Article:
Hood returned to his corner and made himself comfortable. His hip was still tender and sore, but Shasta's first aid kept the pain to a minimum. By daylight, I'll be able to see the weak spots of this shed and break out. He forced his thoughts onto a positive path.
As he listened to the night sounds around him-- the chirping of the crickets, the hoot of the owl, the gnawing of a rodent-- he relaxed and found his predicament bearable. His mind wandered back to the campouts he and his dad went on when he was a foal Laser's age. Those times had become some of his favorite memories.
He smiled as he recollected the night a skunk had invited itself into his tent. He had thought he would surely end up permeated with the skunk's vile-smelling spray, but the fluffy visitor had only sniffed curiously at the contents of the tent and then had just as suddenly gone on his way.
Remembering times with his dad turned Hood's thoughts to Bilberry and Shasta. If Sassafras had not been with them on their move to Shore Town, then the two would have grown up with their dad. Did Meadow Minder know what the two of them were up to? Or, for that matter, was he actively involved? After all, this was his land; he certainly would have remained tied to it even across the time and distance of his years at Shore Town.
The melody of nature eventually overpowered Hood's senses, and he fell asleep to dream of a simpler time when he was a carefree foal frolicking down a forest path in the company of his father.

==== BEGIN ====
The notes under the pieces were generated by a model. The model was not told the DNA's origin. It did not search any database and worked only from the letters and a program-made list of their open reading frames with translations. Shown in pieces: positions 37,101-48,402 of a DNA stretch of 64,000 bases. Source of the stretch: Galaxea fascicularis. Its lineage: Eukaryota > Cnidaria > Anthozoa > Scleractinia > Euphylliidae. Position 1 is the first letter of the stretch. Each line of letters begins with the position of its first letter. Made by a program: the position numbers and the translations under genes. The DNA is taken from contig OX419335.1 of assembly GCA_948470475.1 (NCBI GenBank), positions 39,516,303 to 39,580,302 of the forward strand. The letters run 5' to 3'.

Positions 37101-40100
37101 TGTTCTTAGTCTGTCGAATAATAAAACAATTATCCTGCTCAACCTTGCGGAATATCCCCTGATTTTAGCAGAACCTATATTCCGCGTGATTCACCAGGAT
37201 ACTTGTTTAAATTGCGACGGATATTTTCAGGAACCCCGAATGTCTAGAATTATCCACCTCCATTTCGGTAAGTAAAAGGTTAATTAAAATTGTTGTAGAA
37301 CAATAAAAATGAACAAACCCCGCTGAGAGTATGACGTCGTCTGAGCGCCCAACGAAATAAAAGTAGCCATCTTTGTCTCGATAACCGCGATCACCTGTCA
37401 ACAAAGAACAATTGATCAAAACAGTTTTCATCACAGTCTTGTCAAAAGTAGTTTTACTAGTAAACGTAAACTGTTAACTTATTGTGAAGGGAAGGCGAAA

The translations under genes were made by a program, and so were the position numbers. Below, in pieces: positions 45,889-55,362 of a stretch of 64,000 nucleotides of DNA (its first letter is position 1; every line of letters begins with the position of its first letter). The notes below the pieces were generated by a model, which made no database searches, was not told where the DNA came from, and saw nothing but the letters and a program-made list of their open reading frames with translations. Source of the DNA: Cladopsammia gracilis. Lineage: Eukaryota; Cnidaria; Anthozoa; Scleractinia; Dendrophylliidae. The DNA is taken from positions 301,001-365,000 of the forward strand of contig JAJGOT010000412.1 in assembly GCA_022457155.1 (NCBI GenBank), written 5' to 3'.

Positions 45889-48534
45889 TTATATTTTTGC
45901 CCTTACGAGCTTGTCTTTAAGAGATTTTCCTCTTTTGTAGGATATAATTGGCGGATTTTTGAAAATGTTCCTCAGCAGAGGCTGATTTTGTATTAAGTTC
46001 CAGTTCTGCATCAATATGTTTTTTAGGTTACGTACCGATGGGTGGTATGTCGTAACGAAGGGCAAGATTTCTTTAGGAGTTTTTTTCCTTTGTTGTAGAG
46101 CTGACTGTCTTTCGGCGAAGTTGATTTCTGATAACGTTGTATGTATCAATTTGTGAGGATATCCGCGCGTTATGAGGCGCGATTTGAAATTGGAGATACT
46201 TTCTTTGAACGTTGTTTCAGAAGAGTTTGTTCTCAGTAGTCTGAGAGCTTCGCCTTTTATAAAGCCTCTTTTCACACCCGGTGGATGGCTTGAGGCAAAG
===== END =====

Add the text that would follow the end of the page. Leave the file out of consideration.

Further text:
The sound of splintering wood crashed through Hood's slumber like a reliving of his earlier encounter with Bilberry, so much so that he thought he was only dreaming. But the scream that followed the crash was definitely real, and Hood jumped to his hooves.
He had no idea how long he had slept, but a portion of the moon was visible through the bat's entrance hole. Hood stood silently, listening intently for some clue as to what was going on outside his place of confinement. It sounded as if more boards had fallen after the original noise that had awaken Hood. As he became more fully aware, he was sure that the commotion had come from the house. Had more flooring fallen through? And the scream... was Shasta the victim this time?
His inability to do anything for Shasta infuriated him worse than being locked up on his own account. He began pacing again, reviewing his options-- which remained zero.
Suddenly, Hood became aware of hoofbeats coming quickly toward the shed, and of a key turning in the lock. As the door opened, Shasta's frantic voice cut through the blackness. "Hood! Hood! You've got to help me!"
The beam from the lantern she held wavered across the space of the shed, and momentarily blinded the stallion. "Shasta! What happened?"
"It's Bilberry!" she cried. "The stairway collapsed! Hurry, Hood! I need your help!" Literally pulling Hood along behind her, Shasta led him to the stairs from which the three of them had exited the basement of the old house just hours before. Now a gaping hole existed halfway down the incline of steps.
"He's buried under boards and stuff," Shasta sobbed as she directed the lantern's light down the hole. "And he hasn't responded to my calls."
Edging his way cautiously down the upper three steps that still remained intact, Hood assessed the situation. The stairway, open to the basement on his right, was supported by one post stretching from the floor to the ceiling. Grasping on to the post, Hood lowered himself to the floor, carefully setting his hooves onto the accumulated debris that now littered this area of the basement.